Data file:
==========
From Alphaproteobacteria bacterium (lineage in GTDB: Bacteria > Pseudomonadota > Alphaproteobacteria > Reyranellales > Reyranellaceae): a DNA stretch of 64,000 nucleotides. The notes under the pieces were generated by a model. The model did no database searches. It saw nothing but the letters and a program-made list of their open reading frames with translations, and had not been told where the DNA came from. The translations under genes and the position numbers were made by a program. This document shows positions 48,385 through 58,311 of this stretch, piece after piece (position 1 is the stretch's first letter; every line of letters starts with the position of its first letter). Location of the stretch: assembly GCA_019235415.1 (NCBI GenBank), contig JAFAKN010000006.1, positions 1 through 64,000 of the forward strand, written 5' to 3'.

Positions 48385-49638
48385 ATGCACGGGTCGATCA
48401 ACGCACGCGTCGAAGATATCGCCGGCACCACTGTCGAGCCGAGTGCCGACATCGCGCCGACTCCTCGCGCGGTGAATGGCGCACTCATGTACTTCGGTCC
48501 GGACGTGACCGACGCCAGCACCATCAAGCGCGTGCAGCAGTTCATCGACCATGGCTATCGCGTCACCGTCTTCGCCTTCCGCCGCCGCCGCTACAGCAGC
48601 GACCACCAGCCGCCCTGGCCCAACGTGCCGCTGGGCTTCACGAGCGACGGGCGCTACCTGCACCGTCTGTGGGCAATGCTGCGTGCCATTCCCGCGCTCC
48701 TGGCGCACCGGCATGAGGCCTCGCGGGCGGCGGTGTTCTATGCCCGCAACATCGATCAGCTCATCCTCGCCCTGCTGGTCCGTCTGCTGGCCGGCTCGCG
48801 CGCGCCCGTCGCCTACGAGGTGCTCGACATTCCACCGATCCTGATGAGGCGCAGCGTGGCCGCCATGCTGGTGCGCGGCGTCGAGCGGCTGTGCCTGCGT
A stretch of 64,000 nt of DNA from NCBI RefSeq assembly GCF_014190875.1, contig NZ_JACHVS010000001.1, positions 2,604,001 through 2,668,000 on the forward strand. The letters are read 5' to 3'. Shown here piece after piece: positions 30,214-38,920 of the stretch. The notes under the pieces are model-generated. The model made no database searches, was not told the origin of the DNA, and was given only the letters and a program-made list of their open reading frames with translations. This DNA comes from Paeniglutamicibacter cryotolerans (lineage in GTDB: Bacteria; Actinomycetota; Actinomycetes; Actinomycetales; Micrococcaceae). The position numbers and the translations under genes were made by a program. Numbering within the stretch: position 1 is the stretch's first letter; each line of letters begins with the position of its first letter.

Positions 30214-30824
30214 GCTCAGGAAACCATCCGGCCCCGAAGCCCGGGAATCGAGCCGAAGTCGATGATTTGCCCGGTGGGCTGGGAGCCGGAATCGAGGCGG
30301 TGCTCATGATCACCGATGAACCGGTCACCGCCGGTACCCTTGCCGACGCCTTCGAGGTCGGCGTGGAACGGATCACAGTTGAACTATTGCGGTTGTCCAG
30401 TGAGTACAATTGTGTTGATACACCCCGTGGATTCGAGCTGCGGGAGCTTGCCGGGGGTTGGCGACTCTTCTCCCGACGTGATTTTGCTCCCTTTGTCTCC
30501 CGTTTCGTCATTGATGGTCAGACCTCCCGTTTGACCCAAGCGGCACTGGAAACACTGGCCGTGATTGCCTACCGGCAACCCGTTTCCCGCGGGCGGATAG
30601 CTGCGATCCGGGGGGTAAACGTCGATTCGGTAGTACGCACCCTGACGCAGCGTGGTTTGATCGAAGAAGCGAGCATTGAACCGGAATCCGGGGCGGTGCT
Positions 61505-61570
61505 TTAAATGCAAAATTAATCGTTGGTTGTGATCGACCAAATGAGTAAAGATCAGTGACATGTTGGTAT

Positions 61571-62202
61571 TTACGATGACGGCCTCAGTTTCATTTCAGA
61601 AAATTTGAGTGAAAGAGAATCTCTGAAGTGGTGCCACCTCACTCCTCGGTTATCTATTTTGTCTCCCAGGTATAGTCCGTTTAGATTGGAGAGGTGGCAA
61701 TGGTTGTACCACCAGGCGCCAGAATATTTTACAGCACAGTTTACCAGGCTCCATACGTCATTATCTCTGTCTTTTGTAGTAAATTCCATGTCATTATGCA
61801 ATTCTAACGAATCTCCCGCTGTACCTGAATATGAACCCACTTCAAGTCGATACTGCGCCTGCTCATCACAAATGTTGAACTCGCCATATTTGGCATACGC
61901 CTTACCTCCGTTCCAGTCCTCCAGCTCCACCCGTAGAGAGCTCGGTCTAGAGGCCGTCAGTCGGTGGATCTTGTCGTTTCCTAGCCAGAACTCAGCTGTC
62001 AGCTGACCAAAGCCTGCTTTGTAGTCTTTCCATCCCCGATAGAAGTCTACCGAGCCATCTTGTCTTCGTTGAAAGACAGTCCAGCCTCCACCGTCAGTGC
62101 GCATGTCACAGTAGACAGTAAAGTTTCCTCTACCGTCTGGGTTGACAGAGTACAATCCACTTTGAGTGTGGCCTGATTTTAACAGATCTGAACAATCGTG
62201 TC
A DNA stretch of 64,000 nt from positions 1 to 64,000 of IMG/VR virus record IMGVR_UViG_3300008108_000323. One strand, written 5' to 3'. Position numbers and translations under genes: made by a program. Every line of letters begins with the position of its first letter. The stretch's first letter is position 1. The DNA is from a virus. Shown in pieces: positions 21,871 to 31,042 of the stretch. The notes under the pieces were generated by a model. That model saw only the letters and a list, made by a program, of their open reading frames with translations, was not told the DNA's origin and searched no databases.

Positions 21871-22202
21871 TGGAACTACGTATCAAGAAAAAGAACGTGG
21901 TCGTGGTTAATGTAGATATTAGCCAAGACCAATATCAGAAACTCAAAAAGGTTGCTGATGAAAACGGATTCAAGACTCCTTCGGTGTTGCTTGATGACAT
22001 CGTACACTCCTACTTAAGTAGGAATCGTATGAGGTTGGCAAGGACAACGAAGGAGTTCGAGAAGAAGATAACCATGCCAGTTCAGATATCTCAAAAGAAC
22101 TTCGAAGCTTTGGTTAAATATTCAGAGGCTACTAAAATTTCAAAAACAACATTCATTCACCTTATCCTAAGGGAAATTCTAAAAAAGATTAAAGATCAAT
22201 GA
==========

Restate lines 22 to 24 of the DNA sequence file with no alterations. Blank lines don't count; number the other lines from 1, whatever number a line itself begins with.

61801 ATTCTAACGAATCTCCCGCTGTACCTGAATATGAACCCACTTCAAGTCGATACTGCGCCTGCTCATCACAAATGTTGAACTCGCCATATTTGGCATACGC
61901 CTTACCTCCGTTCCAGTCCTCCAGCTCCACCCGTAGAGAGCTCGGTCTAGAGGCCGTCAGTCGGTGGATCTTGTCGTTTCCTAGCCAGAACTCAGCTGTC
62001 AGCTGACCAAAGCCTGCTTTGTAGTCTTTCCATCCCCGATAGAAGTCTACCGAGCCATCTTGTCTTCGTTGAAAGACAGTCCAGCCTCCACCGTCAGTGC